As a collection of stories about major public-policy battles of the 1980s and ’90s, the book is both interesting and entertaining. But, as McDonough acknowledges, the book falls somewhere between political memoir and academic analysis, and that creates certain problems. For those looking for an insider’s account of life as a legislator, the book only partially succeeds. The use of political modeling detracts from the storytelling aspect of the book, and one is left to draw one’s own conclusions about the legislative life.

In addition, the use of a different model or theme for each case story makes for some confusion about which model applies and why. Kingdon’s model works in the rate-setting case, but what about the other cases? And how does Kingdon’s model differ from the punctuated equilibrium model? As political science, the book would have been more useful had it selected one or two models or themes, and then evaluated each case the same way.

While the title suggests that the stories will be primarily about health care, only two of the seven major cases (hospital rate-setting and children’s health) are about health issues.In addition, it isn’t made clear why the cases were selected, except that they illustrate the various models. Are they representative of all the issues McDonough dealt with as a legislator? Or are they outliers — cases that are useful because they are different from the norm?

Finally, case study research generally attempts to be objective by including interviews with individuals representing all sides of the issues and analysis of press coverage at the time. McDonough’s book is short on both. To his credit, he goes out of his way to explain viewpoints that differ from his own and to be fair in presenting the motivations of his opponents. Nonetheless, it’s hard to analyze events in which you are intimately involved objectively, and such analysis falls short of academic standards. McDonough tries to get around this by calling the cases “stories,” but in the end, the result is neither political science nor political memoir.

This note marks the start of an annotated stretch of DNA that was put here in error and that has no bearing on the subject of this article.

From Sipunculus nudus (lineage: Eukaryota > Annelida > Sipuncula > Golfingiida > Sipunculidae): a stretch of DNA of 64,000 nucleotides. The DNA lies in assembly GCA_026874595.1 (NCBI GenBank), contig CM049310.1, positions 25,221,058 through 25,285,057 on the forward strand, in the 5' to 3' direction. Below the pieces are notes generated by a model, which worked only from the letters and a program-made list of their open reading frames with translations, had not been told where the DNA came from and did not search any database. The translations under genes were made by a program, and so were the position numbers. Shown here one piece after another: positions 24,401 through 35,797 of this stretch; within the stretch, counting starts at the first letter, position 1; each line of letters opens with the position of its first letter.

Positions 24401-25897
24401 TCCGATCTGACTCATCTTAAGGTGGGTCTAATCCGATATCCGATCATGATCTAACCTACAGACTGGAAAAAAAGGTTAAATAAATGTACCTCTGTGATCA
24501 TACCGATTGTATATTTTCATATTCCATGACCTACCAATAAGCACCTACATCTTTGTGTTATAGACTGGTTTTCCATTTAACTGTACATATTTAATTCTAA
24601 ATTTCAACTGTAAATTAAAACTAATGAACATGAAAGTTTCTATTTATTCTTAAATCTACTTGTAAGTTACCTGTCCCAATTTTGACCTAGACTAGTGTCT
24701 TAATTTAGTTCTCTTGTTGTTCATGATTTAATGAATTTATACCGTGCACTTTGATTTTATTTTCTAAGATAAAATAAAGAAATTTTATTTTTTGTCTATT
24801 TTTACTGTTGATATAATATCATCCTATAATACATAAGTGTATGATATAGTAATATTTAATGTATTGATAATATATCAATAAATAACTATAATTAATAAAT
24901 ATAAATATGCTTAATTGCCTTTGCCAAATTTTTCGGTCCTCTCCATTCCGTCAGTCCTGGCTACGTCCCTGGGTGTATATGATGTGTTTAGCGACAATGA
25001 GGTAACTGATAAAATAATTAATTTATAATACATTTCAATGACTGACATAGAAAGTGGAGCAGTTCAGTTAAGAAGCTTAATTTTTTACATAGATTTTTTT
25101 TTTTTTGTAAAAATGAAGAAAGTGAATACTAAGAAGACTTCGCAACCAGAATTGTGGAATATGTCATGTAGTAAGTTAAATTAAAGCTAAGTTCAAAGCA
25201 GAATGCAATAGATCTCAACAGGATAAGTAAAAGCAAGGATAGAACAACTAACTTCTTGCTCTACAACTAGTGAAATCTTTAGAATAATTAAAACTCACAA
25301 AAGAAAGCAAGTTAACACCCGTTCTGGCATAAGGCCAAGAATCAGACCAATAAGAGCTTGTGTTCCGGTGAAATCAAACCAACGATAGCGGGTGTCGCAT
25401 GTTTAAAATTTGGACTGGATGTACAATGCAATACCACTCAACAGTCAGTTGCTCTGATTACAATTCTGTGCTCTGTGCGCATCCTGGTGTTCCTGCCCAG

Meet the Author
None of these shortcomings undermines the book’s great virtues, however. The author’s enthusiasm for politics and political science both shines through, and the absence of cynicism is refreshing. His delight in showing how political science can relate to real-world politics also serves as a reminder that we political scientists could do a great deal more to educate the public. And for those engaged — then or now — in the issues he covers, his stories offer new insight into who won, who lost, and why. For students of Massachusetts politics, this should be reason enough to give McDonough’s book a place on the bookshelf.

Anne Marie Cammisa is associate professor of government at Suffolk University.